So they can correlate loosely when significant economic news happens, which is to be expected, but other than that they don't track very closely at all; they've clearly diverged in the past few weeks in particular.

    •  These prediction markets are junk (6+ / 0-)

      The consensus on DKE is smarter than those things any day.

      44, male, Indian-American, married and proud father of a girl and 2 boys, Democrat, VA-10

      by DCCyclone on Mon Jun 18, 2012 at 04:17:08 PM PDT

      [ Parent ]

      •  I think it's more nuanced than that (1+ / 0-)
        Recommended by:
        Sharon Wraight

        The ones I observed range (my opinion) from junk to fairly reasonable, although I still think even the highest ones are a bit low.

        But I'm not aware that there really is any such thing as a "consensus on DKE." A contract paying $100 on a Democratic electoral college win in November, $0 otherwise, has some current value between $0 and $100. These markets put it in the range $54 to $64, and I think it is in the high 60s, but I've rarely seen any other estimates of that value here let alone a consensus. Are commenters reluctant to put a value on it, or just don't like to think about it?

        There are undoubtedly elements of junk comprising the price on each market, and I think for this event the greatest distortion is going to occur in the markets that have a majority of US participants and the highest US media profile: Intrade, and to a lesser extent IEM. That distortion tends to have two major components: one favoring GOP, and one pulling the value towards a 50-50 middle point (which are both acting in the same direction now) which is why I'm not surprised they are so low and at the "junk" end of the spectrum.

  •  CNN reporting that Artur Davis... (16+ / 0-)

    ...is endorsing Romney.  Wolf is so excited, I think he's going to burst!

    GODSPEED TO THE WISCONSIN FOURTEEN!

    by LordMike on Mon Jun 18, 2012 at 01:27:28 PM PDT

  •  Gary Peters touting another prominent (1+ / 0-)
    Recommended by:
    MichaelNY

    endorsement in Detroit's black grassroots/establishment network:

    http://www.petersforcongress.com/...

    I'm beginning to think that Hansen Clarke has been a seriously bad representative to alienate people so much.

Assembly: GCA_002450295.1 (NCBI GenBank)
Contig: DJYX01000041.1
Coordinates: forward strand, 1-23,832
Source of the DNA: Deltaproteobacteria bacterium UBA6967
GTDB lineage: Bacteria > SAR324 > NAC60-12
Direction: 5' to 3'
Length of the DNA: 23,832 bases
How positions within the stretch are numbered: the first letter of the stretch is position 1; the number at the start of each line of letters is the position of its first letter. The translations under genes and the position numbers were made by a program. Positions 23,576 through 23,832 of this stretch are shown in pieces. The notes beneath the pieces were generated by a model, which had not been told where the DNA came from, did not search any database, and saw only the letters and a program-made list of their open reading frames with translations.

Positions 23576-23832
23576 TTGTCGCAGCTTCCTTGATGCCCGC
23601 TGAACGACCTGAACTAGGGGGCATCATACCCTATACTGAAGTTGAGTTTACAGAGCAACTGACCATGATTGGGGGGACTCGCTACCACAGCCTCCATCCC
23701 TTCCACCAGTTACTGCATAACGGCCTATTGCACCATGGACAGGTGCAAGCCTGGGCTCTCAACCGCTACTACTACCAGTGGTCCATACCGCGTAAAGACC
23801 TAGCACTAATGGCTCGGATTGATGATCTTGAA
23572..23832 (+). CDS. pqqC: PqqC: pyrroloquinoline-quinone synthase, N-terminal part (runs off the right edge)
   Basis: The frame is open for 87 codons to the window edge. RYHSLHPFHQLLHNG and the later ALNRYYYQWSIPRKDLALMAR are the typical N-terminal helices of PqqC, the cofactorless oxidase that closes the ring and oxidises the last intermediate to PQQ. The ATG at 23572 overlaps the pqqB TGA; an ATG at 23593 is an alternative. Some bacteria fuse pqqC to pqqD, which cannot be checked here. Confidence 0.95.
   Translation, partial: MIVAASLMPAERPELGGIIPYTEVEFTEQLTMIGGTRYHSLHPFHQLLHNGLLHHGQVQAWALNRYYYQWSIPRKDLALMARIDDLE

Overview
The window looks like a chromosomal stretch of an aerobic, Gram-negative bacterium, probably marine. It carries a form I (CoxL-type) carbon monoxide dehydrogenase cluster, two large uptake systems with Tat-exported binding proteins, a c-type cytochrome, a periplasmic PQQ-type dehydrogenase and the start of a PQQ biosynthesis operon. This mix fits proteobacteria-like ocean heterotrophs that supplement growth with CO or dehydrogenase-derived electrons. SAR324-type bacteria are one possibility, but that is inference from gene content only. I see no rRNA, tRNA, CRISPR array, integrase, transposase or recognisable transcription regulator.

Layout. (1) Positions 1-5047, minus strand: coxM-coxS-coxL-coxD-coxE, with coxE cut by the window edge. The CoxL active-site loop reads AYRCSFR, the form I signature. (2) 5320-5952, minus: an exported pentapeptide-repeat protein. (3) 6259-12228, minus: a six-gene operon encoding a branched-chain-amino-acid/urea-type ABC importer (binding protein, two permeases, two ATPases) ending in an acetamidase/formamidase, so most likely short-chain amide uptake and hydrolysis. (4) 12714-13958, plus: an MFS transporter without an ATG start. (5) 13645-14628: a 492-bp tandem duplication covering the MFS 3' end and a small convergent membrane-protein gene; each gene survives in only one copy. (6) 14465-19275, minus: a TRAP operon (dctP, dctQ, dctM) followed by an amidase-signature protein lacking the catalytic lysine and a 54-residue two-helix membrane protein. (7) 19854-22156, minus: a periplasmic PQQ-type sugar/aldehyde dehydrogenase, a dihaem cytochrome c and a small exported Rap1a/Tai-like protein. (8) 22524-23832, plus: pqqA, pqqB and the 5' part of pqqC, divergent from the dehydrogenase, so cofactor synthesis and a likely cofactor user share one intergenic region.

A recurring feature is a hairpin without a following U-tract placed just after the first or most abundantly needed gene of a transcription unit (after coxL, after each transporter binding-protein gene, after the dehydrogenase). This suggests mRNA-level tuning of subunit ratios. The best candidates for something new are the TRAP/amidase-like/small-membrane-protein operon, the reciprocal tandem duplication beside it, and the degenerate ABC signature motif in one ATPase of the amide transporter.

"Once, many, many years ago I thought I was wrong. Of course it turned out I had been right all along. But I was wrong to have thought I was wrong." -John Foster Dulles. My Political Compass Score: -4.00, -3.69, Proud member of DKE

    by ArkDem14 on Mon Jun 18, 2012 at 01:43:52 PM PDT

    •  Clarke (4+ / 0-)
      Recommended by:
      R30A, MichaelNY, MetroGnome, sapelcovits

      I don't think Clarke has been a bad representative.  There has to be something going on here.  I've read that some think Peters is being set up to run for the Senate or Governor in 2014.  I hope this isn't true because his last attempt at statewide office didn't end well in 2002.

      Endorsements can only do so much.  I don't think Peters is a good fit for the district.  I still think Clarke wins.    

      •  Someone who lives there commented (3+ / 0-)
        Recommended by:
        MichaelNY, Xenocrypt, DCCyclone

        on DKE not along ago that she's seen far more of Peters than she ever saw of Kilpatrick or Clarke.

        As for Peters 2002 Attorney General race, I suppose being the closest race in 52 years in an otherwise good year for Republicans in a swingish state counts as disaster for you. Peters seems to have improved since then, and has been working his connections for many years developing his profile. I think he would be a good candidate for Governor or Senator if Levin retired.

        "Once, many, many years ago I thought I was wrong. Of course it turned out I had been right all along. But I was wrong to have thought I was wrong." -John Foster Dulles. My Political Compass Score: -4.00, -3.69, Proud member of DKE

        by ArkDem14 on Mon Jun 18, 2012 at 02:21:31 PM PDT

        [ Parent ]

        •  2002 (1+ / 0-)
          Recommended by:
          MichaelNY

          Other Democrats did win in 2002, such as Granholm.  Why is "being the closest race in 52 years" a good thing?  It's not like it was a position that Republicans controlled forever and Peters was the first candidate to come close to winning.  In fact, Democrats had controlled the AG office since 1955 until Cox won in 2002.  

          Peters wouldn't even be in my top 3 to replace Sen Levin if he retires (which I don't think he will).  I don't hate Peters...just not my favorite candidate.  

          •  Who has a better record? (1+ / 0-)
            Recommended by:
            MichaelNY

            And Peters has a lot more experience and a much better profile now. He also managed to get reelected in 2010 when many Democrats in similar districts lost, so you shouldn't assume he has improved his campaigning skills since 2002.